Many years ago we had a neighbor who would bake Irish Soda Bread. Every St Patrick’s Day, Judy or her husband would run a loaf across the road to us, packaged and perfect for St Patrick’s Day afternoon tea. When we moved to Wisconsin I continued the tradition. I never had Judy’s recipe, so I make this version. Follow along as I show you how to make Golden Irish Soda Bread.
First up, this is the Barefoot Contessa’s Irish Soda Bread with a couple of ingredient swaps. I almost never have buttermilk in the house, so I substitute milk with a tablespoon of lemon but it is worth buying the buttermilk, it changes the consistency of the recipe a bit.
I use whatever dried fruit I have available. The key to cooking well and staying on a budget is being versatile with what ingredients you use. Running out to buy a package of an ingredient you may use once a year doesn’t make sense. I had just made a dozen Homemade Instant Oatmeal Packets and had some golden raisins left, so I used them. Since I also have an abundance of cheap lemons right now, I added lemon zest. The result is a Golden, slightly sweet version of our St Patrick’s Day staple.
Get everything ready – a large baking sheet lined with parchment and preheat your oven to 375 degrees F. The basics are the dry ingredients of flour, sugar, salt, baking soda. Your fat, butter. Wet ingredients of a lightly beaten large egg and some buttermilk. And your add-ins, lemon zest and golden raisins.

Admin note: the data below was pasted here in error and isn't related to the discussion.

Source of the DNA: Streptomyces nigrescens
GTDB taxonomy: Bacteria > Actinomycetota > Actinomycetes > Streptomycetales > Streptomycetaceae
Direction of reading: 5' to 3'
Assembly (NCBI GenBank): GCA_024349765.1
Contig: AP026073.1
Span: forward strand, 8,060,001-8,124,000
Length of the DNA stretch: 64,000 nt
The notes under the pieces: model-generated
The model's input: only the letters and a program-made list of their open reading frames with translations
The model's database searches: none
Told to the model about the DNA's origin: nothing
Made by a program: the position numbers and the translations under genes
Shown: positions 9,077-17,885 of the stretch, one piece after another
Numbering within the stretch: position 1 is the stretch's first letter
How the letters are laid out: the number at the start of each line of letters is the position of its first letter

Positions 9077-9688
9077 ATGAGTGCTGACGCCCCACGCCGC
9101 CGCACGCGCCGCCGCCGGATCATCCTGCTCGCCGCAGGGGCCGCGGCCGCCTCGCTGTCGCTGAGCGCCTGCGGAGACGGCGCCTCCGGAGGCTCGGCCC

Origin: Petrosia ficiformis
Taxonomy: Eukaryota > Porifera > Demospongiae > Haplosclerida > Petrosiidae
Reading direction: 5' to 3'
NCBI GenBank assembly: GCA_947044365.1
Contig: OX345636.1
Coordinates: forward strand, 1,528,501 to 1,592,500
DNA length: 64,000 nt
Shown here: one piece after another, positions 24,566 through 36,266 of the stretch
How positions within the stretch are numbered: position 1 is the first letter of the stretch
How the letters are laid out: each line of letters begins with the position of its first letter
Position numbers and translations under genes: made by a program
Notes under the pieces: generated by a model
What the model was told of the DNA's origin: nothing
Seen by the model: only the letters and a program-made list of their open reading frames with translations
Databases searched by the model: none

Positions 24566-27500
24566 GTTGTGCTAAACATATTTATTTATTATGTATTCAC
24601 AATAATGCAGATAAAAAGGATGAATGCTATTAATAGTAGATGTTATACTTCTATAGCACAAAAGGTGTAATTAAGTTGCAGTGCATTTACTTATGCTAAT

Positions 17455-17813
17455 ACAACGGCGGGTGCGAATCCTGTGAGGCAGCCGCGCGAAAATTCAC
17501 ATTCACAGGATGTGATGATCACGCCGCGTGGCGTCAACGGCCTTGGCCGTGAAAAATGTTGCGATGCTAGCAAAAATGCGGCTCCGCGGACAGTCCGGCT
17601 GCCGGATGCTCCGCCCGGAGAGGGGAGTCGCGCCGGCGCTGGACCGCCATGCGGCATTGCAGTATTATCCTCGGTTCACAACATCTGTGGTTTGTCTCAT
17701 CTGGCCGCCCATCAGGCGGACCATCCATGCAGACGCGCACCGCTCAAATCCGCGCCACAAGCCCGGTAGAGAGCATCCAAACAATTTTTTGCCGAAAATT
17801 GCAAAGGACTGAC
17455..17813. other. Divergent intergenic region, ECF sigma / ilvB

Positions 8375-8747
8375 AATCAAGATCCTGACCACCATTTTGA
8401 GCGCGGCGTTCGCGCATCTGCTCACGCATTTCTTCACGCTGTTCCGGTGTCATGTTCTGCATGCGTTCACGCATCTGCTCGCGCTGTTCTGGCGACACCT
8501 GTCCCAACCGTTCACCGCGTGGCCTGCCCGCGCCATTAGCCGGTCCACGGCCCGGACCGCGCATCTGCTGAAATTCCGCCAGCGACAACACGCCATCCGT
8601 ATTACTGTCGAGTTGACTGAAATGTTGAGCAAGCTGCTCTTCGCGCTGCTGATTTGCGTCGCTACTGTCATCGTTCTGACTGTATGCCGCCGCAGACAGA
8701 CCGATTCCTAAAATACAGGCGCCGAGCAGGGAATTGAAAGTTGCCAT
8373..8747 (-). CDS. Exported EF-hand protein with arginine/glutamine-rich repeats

Combine your dry ingredients in a mixing bowl.. I use a mixer with a paddle attachment but you can do this by hand. Cube your butter and add to the dry mixture. I combine until the butter is well integrated into the flour mixture. If mixing by hand, use a knife or fork or break up up the butter or a pastry cutter, then mix.
Once the butter and flour is well combined, mix your lightly beaten egg, buttermilk and lemon zest together and slowly add to the dry ingredients as you mix to combine. Once everything is well mixed, toss your dried fruit with a tablespoon of flour and add into the dough.
I find it always works out fairly sticky for me so I turn it straight onto the baking sheet and use a spoon, my dough scraper or floured hands to turn it into a rounded shape.
Bake at 375 degrees F for 50 minutes to an hour until touched with gold and cooked through.
You should wait until it’s almost cool to eat it because warm bread can get doughy if you cut into it too soon. So you should wait… but we rarely do
My family loves this lightly toasted and slathered with butter. I made it at lunchtime, it was gone by dinner and requests have come in for more Irish Fruity stuff for the weekend. I think we can continue the St Patrick’s Day celebration for a bit longer…